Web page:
Saturday, February 11, 2012

Letter from Kumily

We left our backwaters paradise by canoe about 9:15 Friday morning—it cost us 5 rupees each plus 5 rupees for our luggage (about 35₵)—and it was a wonderfully graceful way to leave.  As I typed that word “graceful”, I meant that the brief 5 minute journey was peaceful and calm, however when getting in and out of the canoe I felt anything but graceful! 

Our taxi was waiting for us—our packs were stowed on the car top rack and off we went.  We were quickly on a main road and into the traffic that we had heard very faintly in the distance from Green Palm.  The scenery was still familiar—rice paddies and canals, and one canal in particular was carpeted with the beautiful purple water hyacinth.  We had  learned on the evening walk at Green Palm that this plant was imported to Africa from Brazil, and then to India because of its beautiful flowers, however it sadly has become very invasive, choking up the waterways.  The only proven control is to open the barriers at the ocean and let in the sea water once a year because it is not salt-tolerant; however enough survives to propagate anew.

The trip to Kumily was about four hours.  We made one stop for Lloyd to buy some juice, and I did some clothes shopping!  While on the island I had noticed that the women working around their homes (including doing dishes, laundry and ablutions in the river or canal) usually wore long and very comfortable looking simple dresses.  I saw some of these hanging outside a shop, and so I had a closer look.  I was greeted very graciously by an older gentleman and (I presume) his wife and they showed me a vast selection of these dresses.  Some had collars, some had scoop necks, some had elastic at the sleeve hems—there were no duplicates.   All were cotton, and none have any seam finishes (easily rectified when I get home).  I broke my vow to only buy one thing in a store, and chose two dresses for a whopping amount of about $3 each.  My purchases were carefully folded and put first into a paper bag and then into a plastic bag.  When Lloyd showed up just in time to pay (I didn’t have any money on me!) the gentleman gave him a gift of a handkerchief.  All-in-all, a very pleasurable experience.  This is what a local shopping experience can be like which is vastly different from a tourist handicraft emporium where the pressure to buy is relentless along with the expectation of haggling.
Within a couple of hours, our elevation was increasing rapidly, and the road became very twisty.  There was also less humidity further away from the sea, and a little cooler as well making the journey quite tolerable with the windows down.  Our driver was cautious and didn’t take the risks that we saw other drivers taking such as passing on curves!  The trees became larger—more broadleaf and fewer palms.  We started to see a lot of rubber plantations (rubber trees are tall and thin) as well as coffee and tea plantations.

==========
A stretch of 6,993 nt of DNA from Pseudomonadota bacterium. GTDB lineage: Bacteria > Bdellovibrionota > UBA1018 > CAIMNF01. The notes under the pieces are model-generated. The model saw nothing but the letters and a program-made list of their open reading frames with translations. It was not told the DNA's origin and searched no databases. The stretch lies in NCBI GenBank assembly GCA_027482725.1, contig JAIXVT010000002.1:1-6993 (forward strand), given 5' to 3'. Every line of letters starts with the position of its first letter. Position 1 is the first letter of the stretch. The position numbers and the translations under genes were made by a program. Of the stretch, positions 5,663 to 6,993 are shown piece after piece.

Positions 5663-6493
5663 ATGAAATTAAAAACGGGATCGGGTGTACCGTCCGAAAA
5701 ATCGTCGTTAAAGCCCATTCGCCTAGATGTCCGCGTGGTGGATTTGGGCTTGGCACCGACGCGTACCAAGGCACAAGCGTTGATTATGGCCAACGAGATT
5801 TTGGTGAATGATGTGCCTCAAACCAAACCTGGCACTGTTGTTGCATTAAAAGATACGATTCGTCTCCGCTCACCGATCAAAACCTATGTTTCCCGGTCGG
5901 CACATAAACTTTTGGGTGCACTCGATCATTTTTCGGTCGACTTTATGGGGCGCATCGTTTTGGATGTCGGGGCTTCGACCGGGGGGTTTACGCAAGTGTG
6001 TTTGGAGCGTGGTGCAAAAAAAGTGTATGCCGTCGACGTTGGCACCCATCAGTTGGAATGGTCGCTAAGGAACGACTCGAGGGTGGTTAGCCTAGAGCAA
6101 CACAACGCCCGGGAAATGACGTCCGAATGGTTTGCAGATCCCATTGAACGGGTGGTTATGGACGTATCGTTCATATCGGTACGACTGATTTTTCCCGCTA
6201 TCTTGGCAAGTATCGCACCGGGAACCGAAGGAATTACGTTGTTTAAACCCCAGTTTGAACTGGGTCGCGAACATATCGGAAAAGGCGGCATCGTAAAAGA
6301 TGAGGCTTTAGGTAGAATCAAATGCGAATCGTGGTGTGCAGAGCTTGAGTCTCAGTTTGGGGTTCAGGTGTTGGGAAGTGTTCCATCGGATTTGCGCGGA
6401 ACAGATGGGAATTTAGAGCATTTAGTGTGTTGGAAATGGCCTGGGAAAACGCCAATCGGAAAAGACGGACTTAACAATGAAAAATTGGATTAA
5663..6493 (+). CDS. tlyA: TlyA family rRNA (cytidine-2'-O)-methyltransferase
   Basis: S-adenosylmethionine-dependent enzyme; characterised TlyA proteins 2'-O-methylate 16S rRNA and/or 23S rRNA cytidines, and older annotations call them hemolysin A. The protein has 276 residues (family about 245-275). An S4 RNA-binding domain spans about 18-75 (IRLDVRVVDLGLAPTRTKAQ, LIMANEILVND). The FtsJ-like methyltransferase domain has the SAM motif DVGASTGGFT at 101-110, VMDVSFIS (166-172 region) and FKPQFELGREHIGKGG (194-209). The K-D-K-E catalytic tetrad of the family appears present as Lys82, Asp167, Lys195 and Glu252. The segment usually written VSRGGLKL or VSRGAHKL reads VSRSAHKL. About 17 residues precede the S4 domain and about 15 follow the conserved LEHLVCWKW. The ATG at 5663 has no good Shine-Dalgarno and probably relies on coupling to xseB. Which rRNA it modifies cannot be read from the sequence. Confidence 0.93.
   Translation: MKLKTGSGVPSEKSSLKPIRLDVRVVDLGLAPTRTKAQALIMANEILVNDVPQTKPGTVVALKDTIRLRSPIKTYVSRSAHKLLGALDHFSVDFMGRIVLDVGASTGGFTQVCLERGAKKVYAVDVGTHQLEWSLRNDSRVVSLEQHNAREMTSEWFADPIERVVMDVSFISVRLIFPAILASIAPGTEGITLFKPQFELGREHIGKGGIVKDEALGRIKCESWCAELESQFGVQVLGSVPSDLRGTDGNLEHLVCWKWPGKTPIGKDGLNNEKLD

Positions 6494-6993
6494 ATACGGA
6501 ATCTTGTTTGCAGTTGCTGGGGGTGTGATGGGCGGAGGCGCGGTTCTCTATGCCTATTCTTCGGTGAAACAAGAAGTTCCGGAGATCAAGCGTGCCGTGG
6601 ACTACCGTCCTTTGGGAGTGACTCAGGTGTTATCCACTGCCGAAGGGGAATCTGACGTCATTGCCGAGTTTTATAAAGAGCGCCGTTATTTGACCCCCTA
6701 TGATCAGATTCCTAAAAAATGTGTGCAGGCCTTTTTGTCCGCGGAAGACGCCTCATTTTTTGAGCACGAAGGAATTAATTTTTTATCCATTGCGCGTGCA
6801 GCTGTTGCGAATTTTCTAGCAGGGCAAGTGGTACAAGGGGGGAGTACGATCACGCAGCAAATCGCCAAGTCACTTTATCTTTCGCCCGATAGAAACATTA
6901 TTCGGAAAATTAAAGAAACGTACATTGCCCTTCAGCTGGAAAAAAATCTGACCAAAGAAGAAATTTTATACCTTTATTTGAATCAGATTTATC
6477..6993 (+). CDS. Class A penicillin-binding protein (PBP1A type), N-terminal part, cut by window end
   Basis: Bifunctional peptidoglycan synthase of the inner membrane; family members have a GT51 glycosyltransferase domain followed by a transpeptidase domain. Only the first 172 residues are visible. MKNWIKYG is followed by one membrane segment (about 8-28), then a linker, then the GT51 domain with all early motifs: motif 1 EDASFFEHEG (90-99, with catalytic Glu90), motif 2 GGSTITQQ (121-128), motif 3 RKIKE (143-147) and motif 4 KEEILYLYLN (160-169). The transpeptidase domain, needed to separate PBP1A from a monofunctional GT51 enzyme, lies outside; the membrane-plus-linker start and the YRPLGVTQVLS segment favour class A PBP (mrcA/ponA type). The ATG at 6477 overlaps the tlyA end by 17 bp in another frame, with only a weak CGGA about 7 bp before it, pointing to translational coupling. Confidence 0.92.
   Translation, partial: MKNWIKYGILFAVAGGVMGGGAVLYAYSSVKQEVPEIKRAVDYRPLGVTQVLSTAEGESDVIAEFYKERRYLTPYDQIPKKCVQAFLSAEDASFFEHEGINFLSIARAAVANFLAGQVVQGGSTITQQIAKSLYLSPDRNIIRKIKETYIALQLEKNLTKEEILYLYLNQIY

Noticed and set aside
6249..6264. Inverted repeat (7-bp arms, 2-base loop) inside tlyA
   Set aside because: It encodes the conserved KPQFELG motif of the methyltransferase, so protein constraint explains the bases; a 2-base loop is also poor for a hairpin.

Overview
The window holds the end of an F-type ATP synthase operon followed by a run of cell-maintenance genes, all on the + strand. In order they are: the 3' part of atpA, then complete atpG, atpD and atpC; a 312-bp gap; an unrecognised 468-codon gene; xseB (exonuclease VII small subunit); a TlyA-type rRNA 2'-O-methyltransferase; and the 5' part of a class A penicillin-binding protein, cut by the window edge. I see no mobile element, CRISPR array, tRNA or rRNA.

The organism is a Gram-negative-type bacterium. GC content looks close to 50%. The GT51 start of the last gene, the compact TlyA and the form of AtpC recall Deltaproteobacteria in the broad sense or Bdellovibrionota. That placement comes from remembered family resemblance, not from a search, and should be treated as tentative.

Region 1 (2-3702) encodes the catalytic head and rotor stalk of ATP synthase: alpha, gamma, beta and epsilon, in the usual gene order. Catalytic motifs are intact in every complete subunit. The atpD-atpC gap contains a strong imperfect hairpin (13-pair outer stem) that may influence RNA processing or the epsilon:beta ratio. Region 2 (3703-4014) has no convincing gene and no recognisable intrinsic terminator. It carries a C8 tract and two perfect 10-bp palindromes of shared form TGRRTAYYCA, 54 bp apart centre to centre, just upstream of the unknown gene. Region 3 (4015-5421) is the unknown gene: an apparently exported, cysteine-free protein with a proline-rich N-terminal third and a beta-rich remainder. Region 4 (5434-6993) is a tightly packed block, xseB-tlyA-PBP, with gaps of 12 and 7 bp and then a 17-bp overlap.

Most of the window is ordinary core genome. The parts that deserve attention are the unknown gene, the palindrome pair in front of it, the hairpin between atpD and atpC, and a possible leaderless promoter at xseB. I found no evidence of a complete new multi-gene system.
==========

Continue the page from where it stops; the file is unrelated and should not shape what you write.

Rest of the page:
Lloyd had booked Chrissie's Hotel from Green Palm on the basis of a recommendation from another guest, and we are very happy here.  It’s clean and comfortable, and the restaurant bakes its own good bread.  As much as we’ve enjoyed the local cuisine all along the way, it’s good to have food close to what we’re used to on occasion.  I had a margarita pizza and Lloyd had pasta with tomato cheese sauce our first night here.
There is still a significant Christian population in this part of Kerala, and Friday night we saw a procession that we think was to honor Saint Sebastian—we saw similar banners in Sri Lanka.  Everyone seemed to be dressed in their best clothes and carrying flowers.  And again Saturday night there were huge crowds at the Catholic church—standing room only, with people standing at the doors looking in—after a similar procession accompanied with traditional drums and cymbals.  Our hotel is also located between two mosques, each with competing loud speakers for the call to prayer—it’s interesting that they’re off by about 30 seconds.  We hear one call start, and then the 2nd begins but on a slightly different note.  The tune and metre aren’t the same either, hence my use of the adjective “competing”.  And perhaps they’re different Muslim sects.
Kumily is on the edge of a popular wildlife sanctuary called Periyar, known for its elephant and tiger population.  We were too late to get onto a guided walk, so we walked in ourselves—rather unpleasant and hot because we had to walk on the asphalt road, there being no alternate walking trail—to the head of the lake.  We didn’t see any tigers, but we saw an elephant grazing contentedly across the lake.

I’ve had some good knitting time in both Kumily and at Green Palm.  I’ve started another shawl with the yarn I bought in Singapore.  It’s going to be a simple triangle this time—I’m increasing with a yarn over at the beginning of every row.  
Our balcony and the view

We took in a Kathakali performance Saturday night.  Based on Hindu epics, actors tell the story with elaborate hand and facial gestures rather than words, and are accompanied by a singer (in this case a wonderful baritone) and drums and cymbals.  We arrived in time to observe some of the preparations (make-up and costume) however in spite of the excellent demonstration and explanation in advance I didn’t really follow the story, being too distracted by the visuals!

We finished off Saturday with a so-so meal where we had to wait well over an hour for our food, but fortunately we were there with new friends from Quebec, folks we had met at Green Palm.  The conversation made up for the poor service and lack lustre meal.  Next time I’m sure the food will be much better, and we’ll enjoy a bottle of good wine too! 

No comments:

Post a Comment